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Biological Chemistry

Nerve Agents Hit Cannabinoid System

Sarin homolog inhibits enzymes in endocannabinoid system

by Celia Henry Arnaud
May 12, 2008 | A version of this story appeared in Volume 86, Issue 19

Isopropyl dodecylfluorophosphonate
(IDFP) inhibits the enzymes MAGL and FAAH that degrade the endocannabinoids 2-arachidonylglycerol and anandamide to arachidonic acid and either glycerol or ethanolamine.

Organophosphorus nerve agents activate the endocannabinoid system, the same one affected by Δ9-tetrahydrocannabinol (THC), the psychoactive ingredient in marijuana. The finding could lead to a better understanding of the endocannabinoid system and the action of nerve agents, as well as potential therapeutic applications.

Researchers have long suspected that some effects of sublethal doses of nerve agents can't be attributed to the inhibition of acetylcholinesterase, the primary target responsible for their toxicity. A team led by John E. Casida of the University of California, Berkeley, and Benjamin F. Cravatt of Scripps Research Institute, in La Jolla, Calif., used a sarin homolog—isopropyl dodecylfluorophosphonate (IDFP)—that is not selective for acetylcholinesterase to identify possible secondary targets (Nat. Chem. Biol., DOI: 10.1038.nchembio.86).

They found that IDFP inhibits the two enzymes primarily responsible for endocannabinoid degradation—monoacylglycerol lipase (MAGL), which metabolizes 2-arachidonylglycerol (2-AG), and fatty acid amide hydrolase (FAAH), which metabolizes anandamide. Shutting down both enzymes raises the level of 2-AG and anandamide in the brain 10-fold. In mice injected with IDFP, the researchers see full-blown cannabinoid effects similar to those of cannabinoid receptor agonists such as THC.

Previous work from Cravatt's lab has shown that selective FAAH inhibitors raise anandamide levels and elicit the antianxiety and analgesic therapeutic effects of cannabinoids without the cognitive effects. The new findings suggest that dual inhibitors of FAAH and MAGL "would not be an attractive way to go therapeutically," Cravatt says, because they would cause not only good cannabinoid effects, such as antianxiety and analgesic activity, but also bad ones such as unfavorable cognitive effects.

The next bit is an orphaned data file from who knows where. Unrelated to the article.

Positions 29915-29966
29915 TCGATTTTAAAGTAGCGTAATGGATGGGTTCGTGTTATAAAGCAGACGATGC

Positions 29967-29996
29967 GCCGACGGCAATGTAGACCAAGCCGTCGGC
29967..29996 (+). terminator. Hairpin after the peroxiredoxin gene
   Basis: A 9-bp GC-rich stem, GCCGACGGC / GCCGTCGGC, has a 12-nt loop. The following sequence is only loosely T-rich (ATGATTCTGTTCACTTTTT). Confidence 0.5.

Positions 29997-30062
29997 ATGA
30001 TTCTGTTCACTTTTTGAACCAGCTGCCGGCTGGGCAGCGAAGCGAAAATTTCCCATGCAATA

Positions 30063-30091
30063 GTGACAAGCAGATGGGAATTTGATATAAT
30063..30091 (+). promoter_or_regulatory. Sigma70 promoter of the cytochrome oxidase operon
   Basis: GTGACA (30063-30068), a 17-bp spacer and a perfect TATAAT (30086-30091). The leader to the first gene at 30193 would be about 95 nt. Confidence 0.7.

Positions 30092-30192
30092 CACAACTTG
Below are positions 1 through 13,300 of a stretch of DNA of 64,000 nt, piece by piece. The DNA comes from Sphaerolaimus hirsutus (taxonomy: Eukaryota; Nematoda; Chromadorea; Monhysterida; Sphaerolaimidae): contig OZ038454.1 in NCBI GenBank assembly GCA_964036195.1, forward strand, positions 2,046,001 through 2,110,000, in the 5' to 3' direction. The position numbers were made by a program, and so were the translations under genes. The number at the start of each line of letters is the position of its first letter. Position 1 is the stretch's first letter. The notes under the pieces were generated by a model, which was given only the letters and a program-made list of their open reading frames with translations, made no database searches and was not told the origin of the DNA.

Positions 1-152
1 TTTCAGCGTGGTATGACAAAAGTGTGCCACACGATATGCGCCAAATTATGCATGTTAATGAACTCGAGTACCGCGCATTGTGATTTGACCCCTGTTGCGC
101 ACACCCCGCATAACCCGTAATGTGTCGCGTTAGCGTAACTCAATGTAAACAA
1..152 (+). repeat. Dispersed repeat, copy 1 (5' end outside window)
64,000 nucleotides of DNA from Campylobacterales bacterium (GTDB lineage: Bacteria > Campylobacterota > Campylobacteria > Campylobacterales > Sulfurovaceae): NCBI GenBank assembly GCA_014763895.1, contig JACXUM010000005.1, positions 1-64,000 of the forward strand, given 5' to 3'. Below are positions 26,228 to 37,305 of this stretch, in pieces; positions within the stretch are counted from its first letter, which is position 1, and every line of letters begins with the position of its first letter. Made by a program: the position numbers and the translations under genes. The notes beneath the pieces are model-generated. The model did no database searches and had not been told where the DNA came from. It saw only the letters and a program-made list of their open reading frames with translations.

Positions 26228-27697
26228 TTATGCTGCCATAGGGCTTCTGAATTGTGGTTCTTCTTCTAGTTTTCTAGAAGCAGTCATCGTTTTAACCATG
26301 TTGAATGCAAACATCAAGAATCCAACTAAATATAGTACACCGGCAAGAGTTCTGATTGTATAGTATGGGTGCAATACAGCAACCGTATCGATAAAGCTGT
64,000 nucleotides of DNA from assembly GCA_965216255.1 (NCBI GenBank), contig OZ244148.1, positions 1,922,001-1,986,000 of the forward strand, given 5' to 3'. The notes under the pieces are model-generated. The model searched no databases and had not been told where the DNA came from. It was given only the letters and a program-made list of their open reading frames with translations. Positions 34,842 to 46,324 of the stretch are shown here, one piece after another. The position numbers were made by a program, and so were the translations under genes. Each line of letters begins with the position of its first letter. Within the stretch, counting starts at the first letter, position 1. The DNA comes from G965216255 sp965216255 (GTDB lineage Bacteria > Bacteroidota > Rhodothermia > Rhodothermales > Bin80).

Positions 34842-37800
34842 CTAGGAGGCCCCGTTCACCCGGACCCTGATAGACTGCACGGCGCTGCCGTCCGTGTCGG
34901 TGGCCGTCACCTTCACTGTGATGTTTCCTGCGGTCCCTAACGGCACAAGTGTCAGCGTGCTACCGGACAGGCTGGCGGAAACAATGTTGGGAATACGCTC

It is unknown, however, what happens if only MAGL is inhibited. "The uniqueness of our study lies in the fact that IDFP is one of the first compounds capable of blocking MAGL in vivo," says Daniel K. Nomura, a graduate student working with Casida. The team hopes to develop compounds that target MAGL without also targeting FAAH.

The researchers saw another surprising effect. An increase in the 2-AG level leads to a decrease in the level of arachidonic acid—a precursor of prostaglandins, which cause inflammation, pain, and fever. These findings challenge the conventional wisdom that phospholipase A2 is the main enzyme responsible for the release of arachidonic acid.

George Kunos, a researcher who studies endocannabinoids at the National Institutes of Health, finds the results interesting but raises a caveat. IDFP also binds to the cannabinoid receptor, but the evidence suggests that it is neither an agonist nor an antagonist. "If the compound binds but is neither an agonist nor an antagonist, what does it do?" Kunos asks. Answering his own question, Kunos speculates that IDFP "may be some kind of allosteric modulator that sensitizes the receptor to agonists." Kunos adds that the new findings "will create a lot of interest among scientists interested in the endocannabinoid system, but even beyond to those who are working on prostanoids and lipid signaling." Prostanoids are a class of fatty acids largely associated with inflammation responses.



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